The frequency column in the table is the offset from the carrier. In all cases, spurs were assumed to be due to the DDS or power line harmonics and were excluded where possible from these data. For the JITO-2, no spurs were noted due to its high phase noise.

The noise bandwidth was 7 Hz or less for all tests except W4ZCB's HBMO test, which was done at 50 Hz bandwidth.

Phase Noise, dBc/Hz
10 -85 N/A N/A -83
20 -83 -102 N/A -87
40 -81 -112 N/A -96
70 -80 -118 N/A -102
100 -79 -122 -120 -110
200 -78 -129 -120 -117
400 -76 -134 -130 -123
700 -74 -136 -134 -130
1000 -72 -136 -136 -134
2000 -71 -142 -137 -140
4000 -69 -144 -141 -145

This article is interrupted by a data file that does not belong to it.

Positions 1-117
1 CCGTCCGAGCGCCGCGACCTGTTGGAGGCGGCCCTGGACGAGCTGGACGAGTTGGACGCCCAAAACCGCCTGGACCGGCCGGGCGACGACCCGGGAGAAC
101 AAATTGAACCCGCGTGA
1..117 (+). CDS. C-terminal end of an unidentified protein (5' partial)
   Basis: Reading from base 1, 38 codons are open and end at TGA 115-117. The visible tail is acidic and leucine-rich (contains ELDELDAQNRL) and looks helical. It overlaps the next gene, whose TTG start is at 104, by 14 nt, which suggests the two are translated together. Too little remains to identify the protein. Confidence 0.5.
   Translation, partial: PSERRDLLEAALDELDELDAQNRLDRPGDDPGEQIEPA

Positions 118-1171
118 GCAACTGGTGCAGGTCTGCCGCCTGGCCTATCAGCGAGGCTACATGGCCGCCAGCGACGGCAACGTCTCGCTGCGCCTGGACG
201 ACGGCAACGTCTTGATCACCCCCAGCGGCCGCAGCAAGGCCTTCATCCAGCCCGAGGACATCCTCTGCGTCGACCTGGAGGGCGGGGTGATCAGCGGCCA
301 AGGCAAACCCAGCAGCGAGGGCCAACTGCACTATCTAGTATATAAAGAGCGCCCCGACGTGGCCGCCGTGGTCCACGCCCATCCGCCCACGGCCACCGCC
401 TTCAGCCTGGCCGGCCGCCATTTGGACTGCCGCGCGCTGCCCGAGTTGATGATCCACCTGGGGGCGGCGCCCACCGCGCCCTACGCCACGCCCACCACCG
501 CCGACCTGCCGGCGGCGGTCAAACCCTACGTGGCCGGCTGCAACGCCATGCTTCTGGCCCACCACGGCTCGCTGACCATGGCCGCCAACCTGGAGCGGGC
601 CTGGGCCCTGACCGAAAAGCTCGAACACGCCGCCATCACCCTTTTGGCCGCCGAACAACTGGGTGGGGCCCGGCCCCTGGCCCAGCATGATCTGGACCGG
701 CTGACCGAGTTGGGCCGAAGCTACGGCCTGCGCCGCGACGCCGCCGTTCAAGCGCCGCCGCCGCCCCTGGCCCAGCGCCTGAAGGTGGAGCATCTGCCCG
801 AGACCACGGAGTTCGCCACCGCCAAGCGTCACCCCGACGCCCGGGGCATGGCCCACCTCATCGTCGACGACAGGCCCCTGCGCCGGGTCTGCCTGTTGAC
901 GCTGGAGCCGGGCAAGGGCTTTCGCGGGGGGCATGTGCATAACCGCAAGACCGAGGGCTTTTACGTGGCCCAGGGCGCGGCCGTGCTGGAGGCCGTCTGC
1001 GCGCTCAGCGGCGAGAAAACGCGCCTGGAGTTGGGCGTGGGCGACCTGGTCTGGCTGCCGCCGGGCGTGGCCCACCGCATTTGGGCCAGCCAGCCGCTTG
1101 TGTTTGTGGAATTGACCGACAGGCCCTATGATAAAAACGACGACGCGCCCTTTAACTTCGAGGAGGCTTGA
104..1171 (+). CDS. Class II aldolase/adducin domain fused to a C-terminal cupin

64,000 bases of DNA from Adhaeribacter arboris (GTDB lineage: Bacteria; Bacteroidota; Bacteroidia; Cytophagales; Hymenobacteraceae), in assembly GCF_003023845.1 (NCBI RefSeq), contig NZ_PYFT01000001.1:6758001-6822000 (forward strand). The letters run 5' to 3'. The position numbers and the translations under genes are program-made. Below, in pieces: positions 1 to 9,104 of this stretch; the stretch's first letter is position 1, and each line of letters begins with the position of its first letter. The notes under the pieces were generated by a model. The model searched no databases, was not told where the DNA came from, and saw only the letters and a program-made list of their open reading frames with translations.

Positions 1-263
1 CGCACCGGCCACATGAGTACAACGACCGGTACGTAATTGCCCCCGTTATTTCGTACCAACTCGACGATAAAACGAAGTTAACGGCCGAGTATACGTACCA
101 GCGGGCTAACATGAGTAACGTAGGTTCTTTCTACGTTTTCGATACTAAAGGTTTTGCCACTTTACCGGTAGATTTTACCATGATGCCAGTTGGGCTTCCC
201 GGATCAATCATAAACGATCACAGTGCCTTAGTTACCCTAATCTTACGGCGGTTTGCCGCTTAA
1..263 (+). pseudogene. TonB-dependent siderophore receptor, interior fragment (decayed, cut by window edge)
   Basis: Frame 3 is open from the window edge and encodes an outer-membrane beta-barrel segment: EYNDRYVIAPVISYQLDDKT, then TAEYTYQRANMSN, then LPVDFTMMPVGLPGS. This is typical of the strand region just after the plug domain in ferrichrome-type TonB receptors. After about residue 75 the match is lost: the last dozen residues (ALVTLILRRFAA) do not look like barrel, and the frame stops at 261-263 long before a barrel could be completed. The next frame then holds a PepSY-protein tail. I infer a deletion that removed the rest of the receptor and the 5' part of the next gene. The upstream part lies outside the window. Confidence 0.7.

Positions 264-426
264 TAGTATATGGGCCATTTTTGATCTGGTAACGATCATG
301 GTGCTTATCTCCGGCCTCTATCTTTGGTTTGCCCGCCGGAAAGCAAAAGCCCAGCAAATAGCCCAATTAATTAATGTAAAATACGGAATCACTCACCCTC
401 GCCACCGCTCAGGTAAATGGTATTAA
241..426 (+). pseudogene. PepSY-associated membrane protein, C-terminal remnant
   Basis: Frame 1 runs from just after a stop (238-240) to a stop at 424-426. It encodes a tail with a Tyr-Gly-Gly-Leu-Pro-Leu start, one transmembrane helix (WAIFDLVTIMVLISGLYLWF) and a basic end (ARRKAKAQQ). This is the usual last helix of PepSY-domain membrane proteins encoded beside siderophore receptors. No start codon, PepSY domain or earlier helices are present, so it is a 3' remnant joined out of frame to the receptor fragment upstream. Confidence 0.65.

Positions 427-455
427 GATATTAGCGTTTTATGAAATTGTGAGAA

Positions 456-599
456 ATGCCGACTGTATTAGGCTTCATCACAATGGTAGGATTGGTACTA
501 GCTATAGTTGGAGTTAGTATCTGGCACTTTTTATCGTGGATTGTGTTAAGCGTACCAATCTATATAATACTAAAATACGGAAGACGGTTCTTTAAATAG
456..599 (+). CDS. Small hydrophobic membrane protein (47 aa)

7000 -69 -148 N/A -148
10000 -69 -151 -142 -150

  • More negative numbers are desirable for phase noise (see the ARRL Hamdbook).
  • The JITO-2 phase noise is about 60-80 dB worse than the Valpey-Fisher oscillator for offsets greater than 400 Hz where phase noise is likely to degrade dynamic range.
  • This substantially poorer phase noise is worse than what might be expected when comparing the 20 ps jitter specification for the JITO-2 oscillator vs. the 1 ps spec for the Valpey Fisher oscillator.
  • The somewhat better phase noise of the PDMO over the JITO-2 eliminates concerns that the dead-bug construction used in the prototype VNA causes significant phase noise degradation.

VNA Transmission Tests

  • A narrowband 4.431 MHz filter was swept for insertion loss using a VNA equipped with a Fox JITO-2 master oscillator and another VNA equipped with the Valpey Fisher master oscillator.
  • All sweeps were done over the same +/-10 kHz window approximately centered on the filter passband.